Remote work can be a classic illustration of the “expectations vs. reality” meme. Unfortunately, that divergence often results in frustration and disappointment. But don’t give up on your dream of becoming a remote worker. In this article, you will find the key reasons why remote work can fail and possible solutions. As a result, you will be better prepared for challenges of telecommuting if you decide it’s the right choice for you.
Reason # 1: Isolation
One of the main challenges faced by remote workers is a feeling of isolation. Working at home, alone, can be a benefit at first, but highly sociable people eventually suffer. According to Steve Klein, founder of StatusPage.io, “some people just aren’t wired for working remotely.” In his article, “We Tried Building a Remote Team and It Sucked,” Steve explains why remote work wasn’t for him. He had spent most of his life surrounded by people. After quitting his job, moving in with his future spouse, and starting to work remotely, he began to feel uncomfortable and strained by the lack of social interaction.
So how can remote employees and companies overcome this challenge?
Solution: Find Time for Human Interaction
When you’re in the office, communication flows naturally. Being in the same building creates a space for inside jokes and memes. You won’t necessarily have the same experience when working at home, and pretending that your cat is your co-worker won’t help, either. You have to explicitly find time for communication. So the solution is – go out and socialize, or be around people from time to time, e.g. visit a co-working space.
For a co-located team, socializing is like a tap with running water – you turn the handle and get the water. In the case of virtual companies, one should drill a well to get this water, i.e. apply some extra effort. Remote-first companies such as Zapier, Buffer, and GitHub organize the so-called “virtual water cooler” – a practice of getting the team together on a meeting to chat about the non-work-related stuff. It helps them to create open, shared, and honest communication between the team members because it is challenging to work with people who you know nothing about. If your remote employer does that – cool, but you should also invest in communication yourself by having an active social life apart from work.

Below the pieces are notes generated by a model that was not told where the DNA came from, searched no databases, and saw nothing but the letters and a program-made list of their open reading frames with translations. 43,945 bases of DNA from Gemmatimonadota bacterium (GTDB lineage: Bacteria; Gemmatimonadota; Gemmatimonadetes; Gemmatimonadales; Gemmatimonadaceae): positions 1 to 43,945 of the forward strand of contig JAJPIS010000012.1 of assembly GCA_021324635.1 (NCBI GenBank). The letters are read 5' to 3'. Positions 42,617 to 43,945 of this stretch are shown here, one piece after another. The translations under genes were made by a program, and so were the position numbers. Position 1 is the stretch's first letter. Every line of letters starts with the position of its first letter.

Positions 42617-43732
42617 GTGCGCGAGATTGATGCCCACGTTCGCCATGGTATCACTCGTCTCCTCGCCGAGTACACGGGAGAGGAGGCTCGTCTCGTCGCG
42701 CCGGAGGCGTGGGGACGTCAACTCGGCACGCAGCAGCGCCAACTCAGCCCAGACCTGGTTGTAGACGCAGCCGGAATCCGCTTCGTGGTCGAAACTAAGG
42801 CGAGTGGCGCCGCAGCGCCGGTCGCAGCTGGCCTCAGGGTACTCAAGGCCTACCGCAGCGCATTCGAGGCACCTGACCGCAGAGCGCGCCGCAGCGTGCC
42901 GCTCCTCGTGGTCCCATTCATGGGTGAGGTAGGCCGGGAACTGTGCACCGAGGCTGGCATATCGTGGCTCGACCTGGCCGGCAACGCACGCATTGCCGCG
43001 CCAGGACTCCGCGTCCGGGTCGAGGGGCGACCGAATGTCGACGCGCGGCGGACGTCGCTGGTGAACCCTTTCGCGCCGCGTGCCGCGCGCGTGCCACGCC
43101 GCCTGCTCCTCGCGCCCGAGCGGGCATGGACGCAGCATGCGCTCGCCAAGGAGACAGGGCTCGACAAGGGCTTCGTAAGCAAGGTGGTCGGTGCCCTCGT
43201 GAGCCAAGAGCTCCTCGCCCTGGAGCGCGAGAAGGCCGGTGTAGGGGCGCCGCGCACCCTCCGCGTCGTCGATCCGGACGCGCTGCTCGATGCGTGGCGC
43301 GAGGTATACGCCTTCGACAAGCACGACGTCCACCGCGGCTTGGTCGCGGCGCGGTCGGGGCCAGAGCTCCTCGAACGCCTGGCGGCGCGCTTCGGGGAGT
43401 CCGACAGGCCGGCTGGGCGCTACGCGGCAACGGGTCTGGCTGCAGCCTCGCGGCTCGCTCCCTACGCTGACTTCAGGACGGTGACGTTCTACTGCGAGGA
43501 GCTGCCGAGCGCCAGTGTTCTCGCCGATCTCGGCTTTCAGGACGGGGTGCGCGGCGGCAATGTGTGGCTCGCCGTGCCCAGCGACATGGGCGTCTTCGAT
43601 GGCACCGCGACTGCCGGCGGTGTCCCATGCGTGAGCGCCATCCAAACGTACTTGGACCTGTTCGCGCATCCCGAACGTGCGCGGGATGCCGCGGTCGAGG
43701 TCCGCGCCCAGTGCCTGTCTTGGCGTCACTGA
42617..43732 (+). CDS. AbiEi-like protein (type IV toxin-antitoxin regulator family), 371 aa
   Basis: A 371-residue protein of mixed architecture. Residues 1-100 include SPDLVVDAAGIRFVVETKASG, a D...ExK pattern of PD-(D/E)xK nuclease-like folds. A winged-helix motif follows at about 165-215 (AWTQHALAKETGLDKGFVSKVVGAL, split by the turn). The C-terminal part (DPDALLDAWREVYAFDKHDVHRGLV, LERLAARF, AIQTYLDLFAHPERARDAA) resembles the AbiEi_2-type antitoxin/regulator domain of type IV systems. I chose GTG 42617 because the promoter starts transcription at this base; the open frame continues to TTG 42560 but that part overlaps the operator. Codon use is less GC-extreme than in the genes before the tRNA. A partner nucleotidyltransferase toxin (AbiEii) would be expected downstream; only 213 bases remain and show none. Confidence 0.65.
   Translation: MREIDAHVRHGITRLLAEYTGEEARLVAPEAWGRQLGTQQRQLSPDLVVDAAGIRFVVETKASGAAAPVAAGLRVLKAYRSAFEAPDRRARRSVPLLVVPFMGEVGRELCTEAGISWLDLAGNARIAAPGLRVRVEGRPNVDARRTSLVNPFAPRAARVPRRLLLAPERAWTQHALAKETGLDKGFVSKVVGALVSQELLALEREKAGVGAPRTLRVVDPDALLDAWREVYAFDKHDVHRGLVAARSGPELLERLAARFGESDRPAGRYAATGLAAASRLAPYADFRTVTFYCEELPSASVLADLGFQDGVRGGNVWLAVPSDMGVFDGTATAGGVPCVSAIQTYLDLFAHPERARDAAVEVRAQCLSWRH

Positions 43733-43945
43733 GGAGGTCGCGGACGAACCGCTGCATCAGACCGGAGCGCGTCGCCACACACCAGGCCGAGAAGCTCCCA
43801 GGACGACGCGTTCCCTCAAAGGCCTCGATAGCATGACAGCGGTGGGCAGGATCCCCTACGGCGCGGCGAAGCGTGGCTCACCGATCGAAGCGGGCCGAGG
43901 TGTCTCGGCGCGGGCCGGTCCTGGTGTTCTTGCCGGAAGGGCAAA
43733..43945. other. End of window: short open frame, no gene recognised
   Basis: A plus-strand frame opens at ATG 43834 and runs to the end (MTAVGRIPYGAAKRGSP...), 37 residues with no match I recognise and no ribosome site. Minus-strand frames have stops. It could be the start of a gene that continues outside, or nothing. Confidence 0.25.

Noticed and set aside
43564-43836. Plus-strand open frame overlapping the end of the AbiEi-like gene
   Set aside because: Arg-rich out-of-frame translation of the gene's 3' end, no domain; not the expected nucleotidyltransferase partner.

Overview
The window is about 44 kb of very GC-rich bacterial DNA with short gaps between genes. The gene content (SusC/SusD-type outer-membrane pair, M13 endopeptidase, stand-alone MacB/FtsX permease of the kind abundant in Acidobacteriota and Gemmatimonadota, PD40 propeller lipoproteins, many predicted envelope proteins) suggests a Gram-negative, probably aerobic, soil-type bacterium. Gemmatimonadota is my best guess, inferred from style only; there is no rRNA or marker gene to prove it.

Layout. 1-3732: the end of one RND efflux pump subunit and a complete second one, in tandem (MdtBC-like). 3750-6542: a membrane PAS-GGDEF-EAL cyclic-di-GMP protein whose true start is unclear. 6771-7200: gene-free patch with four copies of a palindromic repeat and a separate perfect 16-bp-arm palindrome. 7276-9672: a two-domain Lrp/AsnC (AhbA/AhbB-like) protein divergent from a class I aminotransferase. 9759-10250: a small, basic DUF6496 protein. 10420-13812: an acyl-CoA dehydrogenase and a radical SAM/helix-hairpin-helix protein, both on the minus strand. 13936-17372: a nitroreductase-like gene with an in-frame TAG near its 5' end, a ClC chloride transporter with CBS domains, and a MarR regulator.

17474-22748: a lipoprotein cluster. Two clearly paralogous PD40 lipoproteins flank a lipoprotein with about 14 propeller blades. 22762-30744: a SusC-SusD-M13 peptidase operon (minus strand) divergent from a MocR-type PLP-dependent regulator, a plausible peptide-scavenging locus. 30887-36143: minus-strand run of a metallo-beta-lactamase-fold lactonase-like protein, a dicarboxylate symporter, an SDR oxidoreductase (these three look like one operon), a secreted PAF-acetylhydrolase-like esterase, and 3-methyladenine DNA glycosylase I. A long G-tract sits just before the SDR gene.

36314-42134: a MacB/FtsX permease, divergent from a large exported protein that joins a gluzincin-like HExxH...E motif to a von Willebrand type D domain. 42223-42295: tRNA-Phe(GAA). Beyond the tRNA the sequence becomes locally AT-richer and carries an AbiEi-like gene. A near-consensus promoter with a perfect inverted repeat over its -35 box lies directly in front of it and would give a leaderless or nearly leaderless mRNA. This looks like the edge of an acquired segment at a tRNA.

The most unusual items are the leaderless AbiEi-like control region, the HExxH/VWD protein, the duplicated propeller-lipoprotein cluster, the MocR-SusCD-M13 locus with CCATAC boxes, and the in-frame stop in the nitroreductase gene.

Reason # 2: Lack of Ongoing Collaboration
When trying to work together in a remote setting, you need to overcome a range of obstacles. These can be the time zone differences, internet connection problems, and lack of overlapping time that you can spend working together. It is especially harmful to teams that regularly practice pair programming or prefer drafting the new features together. Teams that get used to such a collaborative approach find it hard to go remote later. Therefore, the managers must consider the specifics of their team and the independence of team members before going remote. At the same time, software developers must evaluate their ability to manage themselves most of the time.
Solution: Embrace Asynchronous Communication
You cannot afford to wait until one of your managers wakes up to answer your questions, so you need to be able to resolve any possible issues independently. The best way to do so is to get familiar with asynchronous communication. In a virtual team setting, it means having a centralized place where you can leave messages to discuss essential issues that can be later read by responsible team members.
Additionally, each team member should own their part of the project, focusing on a specific area. Here’s a solution offered by Mutahhir Ali Hayat, a remote developer, in “The Ultimate Guide to Remote Work” by Zapier: “Manage projects in a way that they’re asynchronous. That means that the remote person has a lot of autonomy and any problems that arise can be solved by either leaving messages on Slack/email or syncing up for a couple of hours one day.”
Reason # 3: Lack of Remote Culture
Corporate culture represents the company values and is determined by factors such as history, product, market, strategy, technology, management style, and much more. It influences the way people interact with each other as well as how they perceive the change and share their knowledge. Lack of culture can lead to lack of motivation and thus impact the productivity of remote employees.